"This will lead to greater choice and more competitive fares for customers, and fresh business opportunities for new and existing operators." Some of the changes to the state's regulatory regime will include the creation of Transport Booking Service entities to replace the current Centralised Booking Service system for taxis and to provide ride-booking services for chauffeur vehicles. The legalisation of ride-booking services comes a fortnight after the state opposition announced its intention to introduce legislation to allow the likes of UberX to operate in South Australia. Opposition Leader Steven Marshall said at the time that "ridesharing" is an opportunity to increase competition, provide more choice, and improve transport reliability and customer service to the state. "This is about giving commuters the choice they want when it comes to transport options in South Australia," he said.
An Uber driver from Melbourne has won an appeal against a conviction for operating a commercial passenger vehicle without a licence. The decision handed down by a Victorian County Court judge on Wednesday effectively legalises the ride-booking app in the state. Nathan Brenner was found guilty last year by a magistrate of two counts of operating a commercial passenger vehicle without a licence, and one count of driving a commercial passenger vehicle without driver accreditation. The decision effectively outlawed Uber in the state. But Judge Geoffrey Chettle dismissed the charges and ordered the Taxi Services Commission pay Brenner's appeal costs.
Uber has argued that its ridesharing service UberX does not fall within the definition of taxi or limousine, and therefore should be exempt from having to register for the Goods and Services Tax (GST). In the Australian Federal Court on Wednesday, Uber's lawyers pointed out to Justice John Griffiths that based on five main matters, UberX drivers should be exempt from having to pay GST. These five matters included signage, fares, taxi ranks and hail zones, taxi meters, and hiring. Counsel representing Uber specifically addressed how the GST laws have defined "taxi travel" as "transporting passengers in a taxi or limousine for fares". He specifically pointed out that the definition says taxi travel "means" rather than "includes", and therefore the statutory definition of taxi travel is only relevant to taxis, taxi operators, and limousines -- no other vehicles.
The Australian Taxation Office (ATO) has disputed Uber's attempts to raise doubt around the "ordinary" definition of "taxi travel" as outlined by the Goods and Services Tax (GST), saying that the connotation of the phrase along with the words taxi and limousine need to be considered. During the second hearing day at the Australian Federal Court, counsel representing the ATO said during his closing statement that Uber's argument that the definition of taxi travel under the GST Act is only applicable to taxis and limousines is not plausible. He proposed for Justice John Griffiths to consider the connotations associated with the words taxi and limousine. Pointing to the specific case of Sydney-based UberX driver Brian Fine as an example, counsel representing the ATO said Fine revealed during cross-examination that he would drive around -- much like a taxi would -- until someone wanted his service, before picking up a passenger, driving them to their destination, and charging a fare for the service. "Like a taxi driver, [Mr Fine] pry the streets, and really effectively is hailed.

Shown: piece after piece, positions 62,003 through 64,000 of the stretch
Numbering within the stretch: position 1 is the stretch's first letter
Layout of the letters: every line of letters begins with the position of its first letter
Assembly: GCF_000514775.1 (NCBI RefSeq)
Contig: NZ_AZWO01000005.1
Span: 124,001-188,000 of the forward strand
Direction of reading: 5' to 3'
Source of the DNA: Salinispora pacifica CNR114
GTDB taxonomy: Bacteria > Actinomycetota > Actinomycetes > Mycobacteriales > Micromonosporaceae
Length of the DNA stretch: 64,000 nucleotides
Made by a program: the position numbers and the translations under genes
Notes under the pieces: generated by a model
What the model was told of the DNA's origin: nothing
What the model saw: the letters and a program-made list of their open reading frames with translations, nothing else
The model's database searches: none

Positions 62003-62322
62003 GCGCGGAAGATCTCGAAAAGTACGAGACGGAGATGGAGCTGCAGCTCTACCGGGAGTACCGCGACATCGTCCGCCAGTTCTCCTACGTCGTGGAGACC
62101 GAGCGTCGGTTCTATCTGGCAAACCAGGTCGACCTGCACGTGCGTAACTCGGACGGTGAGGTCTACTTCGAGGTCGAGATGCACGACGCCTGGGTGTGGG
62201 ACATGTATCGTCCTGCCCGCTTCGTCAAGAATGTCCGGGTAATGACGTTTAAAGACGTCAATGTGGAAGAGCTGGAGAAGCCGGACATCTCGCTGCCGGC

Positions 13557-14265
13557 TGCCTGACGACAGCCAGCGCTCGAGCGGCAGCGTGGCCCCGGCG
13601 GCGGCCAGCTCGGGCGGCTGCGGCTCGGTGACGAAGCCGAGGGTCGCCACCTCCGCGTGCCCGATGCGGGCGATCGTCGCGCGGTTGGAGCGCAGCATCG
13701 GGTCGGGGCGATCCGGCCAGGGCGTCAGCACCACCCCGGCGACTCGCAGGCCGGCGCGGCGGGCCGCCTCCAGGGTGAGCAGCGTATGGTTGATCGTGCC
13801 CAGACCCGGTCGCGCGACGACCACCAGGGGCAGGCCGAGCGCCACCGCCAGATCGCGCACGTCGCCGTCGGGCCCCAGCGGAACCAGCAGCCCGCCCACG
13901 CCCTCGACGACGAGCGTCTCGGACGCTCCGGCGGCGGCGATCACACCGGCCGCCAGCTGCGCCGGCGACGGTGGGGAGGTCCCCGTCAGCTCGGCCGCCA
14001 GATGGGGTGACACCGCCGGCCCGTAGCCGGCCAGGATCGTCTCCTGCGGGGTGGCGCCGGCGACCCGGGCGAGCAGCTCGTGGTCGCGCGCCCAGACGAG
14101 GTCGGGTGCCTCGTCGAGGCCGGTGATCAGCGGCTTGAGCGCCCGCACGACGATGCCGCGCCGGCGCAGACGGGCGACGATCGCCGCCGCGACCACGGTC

The South Australian government has on Thursday approved on-road trials of driverless cars on the state's roads. Transport and Infrastructure Minister Stephen Mullighan said companies looking to trial technologies on South Australia's roads will simply have to submit plans of the proposed trial and have sufficient insurances to protect themselves and the public. "These laws have received praise from companies at the forefront of this industry, which is estimated to be worth AU 90 billion dollars within 15 years," Mullighan said. "South Australia is now positioned to become a key player in this emerging industry and by leading the charge, we are opening up countless new opportunities for our businesses and our economy." The introduction of the laws in South Australia comes as officials from the Australian Driverless Vehicle Initiative (ADVI) are in the Netherlands taking part in the European Truck Platooning Challenge.